Climate Action

BlackRock raises $250m for climate projects in developing countries

The world's largest investor BlackRock has secured more than $250m from global investors and governments to support clean energy uptake and climate infrastructure across countries in Asia, Latin America and Africa.

  • 13 July 2021
  • Cordelia Van-Ristell

BlackRock has raised over $250m in commitments from a consortium of 10 global institutional investors, governments and philanthropies for the Climate Finance Partnership (CFP), introduced at the One Planet Summit in September 2018 under the leadership of French President Emmanuel Macron.

This blended finance vehicle is focused on investing in climate infrastructure across emerging markets in order to accelerate the global transition to a low carbon economy, including renewable power generation and ultra-low emission electrical grids.

The CFP is designed to invest in climate solutions in emerging markets that will help communities that are most vulnerable to the impacts of the climate crisis. Investments are being prioritised across Asia, Latin America and Africa.

BlackRock’s head of alternative investors Edwin Conway said: “We are honoured to collaborate with this group of like-minded organizations from the public and private sectors to raise initial capital that will be used to help unlock the energy transition in emerging markets through the CFP.”

The Governments of France, through the French Development Agency (AFD); Germany, through KfW Development Bank (KfW); and Japan, through Japan Bank for International Cooperation (JBIC) have all committed to the CFP, alongside the Grantham Environmental Trust and the Quadrivium Foundation. These entities have issued a combined $112.5 million to the CFP.

Commitments have also been secured from European pension funds, including Dai-ichi Life Insurance and banks such as Standard Chartered and the MUFG Bank.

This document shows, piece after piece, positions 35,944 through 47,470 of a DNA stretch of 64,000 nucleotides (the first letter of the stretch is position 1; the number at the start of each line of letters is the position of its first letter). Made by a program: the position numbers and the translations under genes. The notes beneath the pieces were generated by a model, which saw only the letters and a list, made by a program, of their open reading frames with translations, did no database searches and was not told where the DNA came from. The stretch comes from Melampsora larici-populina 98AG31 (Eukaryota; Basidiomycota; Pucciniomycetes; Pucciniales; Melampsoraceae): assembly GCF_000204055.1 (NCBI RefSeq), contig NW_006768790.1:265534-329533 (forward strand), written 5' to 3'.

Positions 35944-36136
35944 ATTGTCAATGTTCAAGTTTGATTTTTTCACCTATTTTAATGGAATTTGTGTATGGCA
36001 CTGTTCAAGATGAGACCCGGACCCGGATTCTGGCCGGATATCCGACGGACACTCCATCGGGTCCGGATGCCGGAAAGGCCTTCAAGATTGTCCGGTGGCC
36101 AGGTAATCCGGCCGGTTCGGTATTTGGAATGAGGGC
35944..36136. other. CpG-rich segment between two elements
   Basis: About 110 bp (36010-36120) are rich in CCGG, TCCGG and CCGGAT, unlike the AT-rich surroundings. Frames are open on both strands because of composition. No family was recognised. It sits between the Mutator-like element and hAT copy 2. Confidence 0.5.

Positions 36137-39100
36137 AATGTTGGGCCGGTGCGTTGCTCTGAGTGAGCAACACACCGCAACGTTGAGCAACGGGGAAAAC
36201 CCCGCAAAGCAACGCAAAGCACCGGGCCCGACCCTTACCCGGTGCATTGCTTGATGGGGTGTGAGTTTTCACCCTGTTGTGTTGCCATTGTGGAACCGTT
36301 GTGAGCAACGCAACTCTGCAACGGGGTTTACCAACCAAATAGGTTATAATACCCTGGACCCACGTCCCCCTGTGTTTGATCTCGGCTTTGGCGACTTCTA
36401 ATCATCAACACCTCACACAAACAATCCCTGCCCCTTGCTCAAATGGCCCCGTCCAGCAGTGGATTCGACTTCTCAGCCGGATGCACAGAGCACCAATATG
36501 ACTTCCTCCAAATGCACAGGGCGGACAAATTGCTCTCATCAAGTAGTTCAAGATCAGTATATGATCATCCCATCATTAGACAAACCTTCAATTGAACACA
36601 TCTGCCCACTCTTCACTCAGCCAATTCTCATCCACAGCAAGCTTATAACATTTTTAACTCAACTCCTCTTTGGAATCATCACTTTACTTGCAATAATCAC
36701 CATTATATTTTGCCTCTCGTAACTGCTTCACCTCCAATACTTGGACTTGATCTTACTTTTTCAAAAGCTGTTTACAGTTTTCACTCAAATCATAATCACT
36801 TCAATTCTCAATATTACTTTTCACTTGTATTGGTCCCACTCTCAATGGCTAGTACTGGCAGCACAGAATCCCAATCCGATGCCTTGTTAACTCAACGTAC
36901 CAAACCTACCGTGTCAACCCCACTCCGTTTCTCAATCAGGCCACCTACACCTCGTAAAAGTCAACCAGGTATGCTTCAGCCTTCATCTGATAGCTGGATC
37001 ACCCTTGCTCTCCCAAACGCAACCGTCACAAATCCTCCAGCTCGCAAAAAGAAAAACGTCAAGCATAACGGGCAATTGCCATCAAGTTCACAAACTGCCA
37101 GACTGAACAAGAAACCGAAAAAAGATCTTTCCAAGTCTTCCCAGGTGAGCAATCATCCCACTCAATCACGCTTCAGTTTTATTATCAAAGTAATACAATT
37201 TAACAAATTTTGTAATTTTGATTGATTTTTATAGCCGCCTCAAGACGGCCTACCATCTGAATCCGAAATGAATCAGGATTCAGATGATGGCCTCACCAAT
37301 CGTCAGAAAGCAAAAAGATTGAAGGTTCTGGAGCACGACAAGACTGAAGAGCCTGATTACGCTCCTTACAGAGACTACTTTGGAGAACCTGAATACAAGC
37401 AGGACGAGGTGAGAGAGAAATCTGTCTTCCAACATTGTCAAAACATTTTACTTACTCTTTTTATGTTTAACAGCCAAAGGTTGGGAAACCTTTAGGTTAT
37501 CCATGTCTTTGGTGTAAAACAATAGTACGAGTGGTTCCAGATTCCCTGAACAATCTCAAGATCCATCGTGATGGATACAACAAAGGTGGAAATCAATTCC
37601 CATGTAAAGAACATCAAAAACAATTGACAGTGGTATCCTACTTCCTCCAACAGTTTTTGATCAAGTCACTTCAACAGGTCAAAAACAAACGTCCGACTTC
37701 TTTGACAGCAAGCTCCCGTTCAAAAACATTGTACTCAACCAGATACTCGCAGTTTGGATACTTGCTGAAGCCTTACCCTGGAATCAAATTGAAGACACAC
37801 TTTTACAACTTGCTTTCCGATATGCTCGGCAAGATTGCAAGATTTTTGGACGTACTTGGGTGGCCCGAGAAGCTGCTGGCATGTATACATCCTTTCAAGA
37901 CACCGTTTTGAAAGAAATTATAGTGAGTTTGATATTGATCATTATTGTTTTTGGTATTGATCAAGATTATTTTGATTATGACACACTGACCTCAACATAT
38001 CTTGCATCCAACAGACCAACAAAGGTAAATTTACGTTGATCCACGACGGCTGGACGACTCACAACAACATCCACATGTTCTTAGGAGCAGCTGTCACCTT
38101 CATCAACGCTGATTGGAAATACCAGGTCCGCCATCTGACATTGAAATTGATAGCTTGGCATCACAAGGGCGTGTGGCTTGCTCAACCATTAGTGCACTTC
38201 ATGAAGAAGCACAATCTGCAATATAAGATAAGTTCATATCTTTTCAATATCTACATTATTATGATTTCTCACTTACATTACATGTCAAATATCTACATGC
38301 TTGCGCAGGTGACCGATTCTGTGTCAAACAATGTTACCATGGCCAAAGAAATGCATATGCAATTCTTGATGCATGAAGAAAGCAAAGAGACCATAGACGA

Around $9 trillion in investments will be needed for emerging markets to obtain two-thirds of their energy from renewable power by 2025, BlackRock said, citing the Bloomberg NEF (BNEF) analysis.

That transition will require more institutional capital flows into less developed regions, which face challenges from population growth, rising energy demand and climate disruption.

CFP will target investments in selected countries in Asia, Latin America and Africa, with a focus on grid-connected and/or distributed renewable power generation; energy efficiency; transmission or energy storage services; and ultra-low emission or electrified transportation and mobility services.

“The unique challenges posed by climate change call for stronger joint action, public and private. It is therefore with great pride that the AFD Group, through its private-sector subsidiary PROPARCO, is partnering with BlackRock, the largest asset manager worldwide, to accelerate the mobilization of private-sector financing toward climate,” said Remy Rioux, CEO of AFD.

Some $150 billion was invested in clean energy in developing economies last year, according to new International Energy Agency (IEA) analysis. But the Agency believes this figure must hit $1trillion by 2030 to deliver a net-zero world.

Unveiled early last year at the World Economic Forum, CFP is aiming to raise a total of $500m for climate-related investments in emerging markets.